Malleswari goes again. And she's going big. 137.5. She and her coaches want to blow the competition out of the water. This lift would put her at 247.5, five and a half kilos clear at the top. She lifts it up, rests the bar on her shoulders. Something's off, though. As she moves to jerk it over her head, she buckles and bam! The bar drops, and she's walking away disgusted, furious. Weining and Markus miss their next attempts. By two and a half kilograms, it is bronze for Malleswari.

To this day, Malleswari maintains it was the coaching team's fault. A gross miscalculation. 137.5 kg had been the highest she had lifted in practice, and she had gone for it at the Olympics. If only she, her team, had chosen to lift just 133 kg. If only.

Malleswari feels the pain of that missing 2.5 kg acutely. Who can blame her, truly? For a decade before the Games, she had spent 10 hours a day, almost every day, lifting tons and tons of metal, only for the most precious metal of them all to elude her by a paltry two-and-a-half kilos.

Fame came with the medal, of course. Atal Bihari Vajpayee, the then Prime Minister of India, called to wish her. "Bharat ki beti", he called her. Daughter of India. There were bouquets and cash prizes and generous words from politicians and influential people across the nation. But it would all die out, soon, the problems of perception not strong enough to be thoroughly dissipated by the sheen of an Olympic bronze.

She would participate in the 2004 Athens Olympics and not register a score, and her career would end in a cloud of doping allegations - all unproven. Where it was not her who was implicated personally, it would be her sport. Two Indian women weightlifters tested positive for banned substances in Athens. The International Weightlifting Federation suspended India from international competition twice between 2004 and 2006, as the number of Indians testing positive skyrocketed.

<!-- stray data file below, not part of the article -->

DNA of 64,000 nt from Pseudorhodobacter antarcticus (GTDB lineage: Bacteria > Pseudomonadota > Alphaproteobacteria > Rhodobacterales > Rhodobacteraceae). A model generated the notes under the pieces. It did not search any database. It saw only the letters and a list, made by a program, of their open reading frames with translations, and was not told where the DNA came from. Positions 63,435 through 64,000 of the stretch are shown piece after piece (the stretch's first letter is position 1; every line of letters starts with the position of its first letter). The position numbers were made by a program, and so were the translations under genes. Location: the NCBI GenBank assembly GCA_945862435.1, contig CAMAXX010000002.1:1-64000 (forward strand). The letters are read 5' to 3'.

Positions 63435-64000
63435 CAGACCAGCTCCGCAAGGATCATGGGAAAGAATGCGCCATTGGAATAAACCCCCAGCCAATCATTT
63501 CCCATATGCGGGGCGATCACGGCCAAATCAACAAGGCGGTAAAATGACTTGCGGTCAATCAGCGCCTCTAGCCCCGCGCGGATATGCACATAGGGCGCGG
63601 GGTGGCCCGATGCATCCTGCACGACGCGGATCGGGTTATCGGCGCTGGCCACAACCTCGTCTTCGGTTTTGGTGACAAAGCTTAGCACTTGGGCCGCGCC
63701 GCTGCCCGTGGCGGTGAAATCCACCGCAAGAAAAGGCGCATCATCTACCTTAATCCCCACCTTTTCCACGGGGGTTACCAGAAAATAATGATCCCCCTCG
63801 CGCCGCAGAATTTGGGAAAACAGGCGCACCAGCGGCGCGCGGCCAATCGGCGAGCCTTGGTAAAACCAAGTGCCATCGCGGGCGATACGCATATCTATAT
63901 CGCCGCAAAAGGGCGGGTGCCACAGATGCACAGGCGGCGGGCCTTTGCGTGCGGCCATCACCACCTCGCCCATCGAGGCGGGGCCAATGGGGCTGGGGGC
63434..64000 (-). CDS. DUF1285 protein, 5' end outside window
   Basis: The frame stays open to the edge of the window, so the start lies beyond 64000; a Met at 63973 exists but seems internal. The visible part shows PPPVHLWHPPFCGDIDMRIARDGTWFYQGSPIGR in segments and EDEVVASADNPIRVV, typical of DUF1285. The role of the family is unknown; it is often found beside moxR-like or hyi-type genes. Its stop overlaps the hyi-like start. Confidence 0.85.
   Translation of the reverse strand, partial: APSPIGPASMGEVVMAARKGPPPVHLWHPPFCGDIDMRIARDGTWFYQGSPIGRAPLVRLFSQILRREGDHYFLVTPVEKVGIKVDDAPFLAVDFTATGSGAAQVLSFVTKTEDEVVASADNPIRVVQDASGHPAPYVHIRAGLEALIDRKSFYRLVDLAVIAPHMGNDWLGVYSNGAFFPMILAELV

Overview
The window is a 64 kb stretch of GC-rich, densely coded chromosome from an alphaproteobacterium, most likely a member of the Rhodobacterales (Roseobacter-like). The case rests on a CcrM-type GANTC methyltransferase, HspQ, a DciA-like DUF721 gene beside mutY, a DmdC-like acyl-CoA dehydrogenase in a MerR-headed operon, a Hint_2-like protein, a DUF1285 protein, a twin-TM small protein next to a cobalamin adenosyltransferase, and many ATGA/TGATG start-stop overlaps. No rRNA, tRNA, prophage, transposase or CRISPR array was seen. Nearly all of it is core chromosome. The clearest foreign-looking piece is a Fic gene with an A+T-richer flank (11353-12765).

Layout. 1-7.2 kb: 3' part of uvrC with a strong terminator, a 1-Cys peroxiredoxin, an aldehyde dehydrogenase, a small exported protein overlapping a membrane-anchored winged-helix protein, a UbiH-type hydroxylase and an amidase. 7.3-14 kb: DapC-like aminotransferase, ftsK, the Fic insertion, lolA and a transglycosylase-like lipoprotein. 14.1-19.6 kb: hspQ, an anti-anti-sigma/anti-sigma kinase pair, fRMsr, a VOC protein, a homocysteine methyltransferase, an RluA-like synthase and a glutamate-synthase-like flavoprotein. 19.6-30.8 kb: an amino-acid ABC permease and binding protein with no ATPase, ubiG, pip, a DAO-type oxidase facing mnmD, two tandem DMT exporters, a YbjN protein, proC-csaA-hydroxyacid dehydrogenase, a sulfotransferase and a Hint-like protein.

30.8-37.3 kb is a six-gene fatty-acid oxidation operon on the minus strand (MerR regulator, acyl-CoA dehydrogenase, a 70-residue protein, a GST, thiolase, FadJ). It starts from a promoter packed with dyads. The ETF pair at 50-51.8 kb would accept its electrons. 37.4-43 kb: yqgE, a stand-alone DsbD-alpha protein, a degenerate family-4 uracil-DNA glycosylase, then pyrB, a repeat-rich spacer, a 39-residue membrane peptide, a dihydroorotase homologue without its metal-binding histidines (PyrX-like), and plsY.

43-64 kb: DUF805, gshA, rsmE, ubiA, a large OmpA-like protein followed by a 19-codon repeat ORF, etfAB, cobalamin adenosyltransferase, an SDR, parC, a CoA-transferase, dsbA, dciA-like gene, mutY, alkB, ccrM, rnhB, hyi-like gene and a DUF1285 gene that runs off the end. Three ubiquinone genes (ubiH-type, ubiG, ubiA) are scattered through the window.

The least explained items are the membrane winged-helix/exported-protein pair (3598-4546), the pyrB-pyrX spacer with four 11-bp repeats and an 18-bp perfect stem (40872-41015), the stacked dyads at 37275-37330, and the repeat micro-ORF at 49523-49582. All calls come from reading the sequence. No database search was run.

Malleswari faded away, and with her the tale of her medal. Other women athletes stepped up to the big stage. The Nehwals, the Koms, the Sindhus. They were more urbane, more relatable, more endorsement-friendly. But they all needed to punch through the hole in the ceiling that Malleswari had made for them.

Today, Malleswari is still an employee of the Food Corporation of India, as she has been since her sporting career began. She runs an academy for young weightlifters in Yamunanagar, Haryana. She wants to open up another in her home state. She wants to create Olympians by 2028. She wants that to be her legacy. Maybe it won't take until 2028. A few months ago, plans for that ultimate validation by Indian society -- a biopic -- were announced. Maybe once the movie is out, the nation's collective memory will be rekindled. Of a woman who was stronger than any Indian before her. Of a woman who went where no Indian woman had gone before.

Maybe then she will be remembered as more than just the answer to a quiz question.

What a question it is, though. Who was the first Indian woman, ever, to win an Olympic medal? 19 September 2000, Olympic bronze, Karnam Malleswari.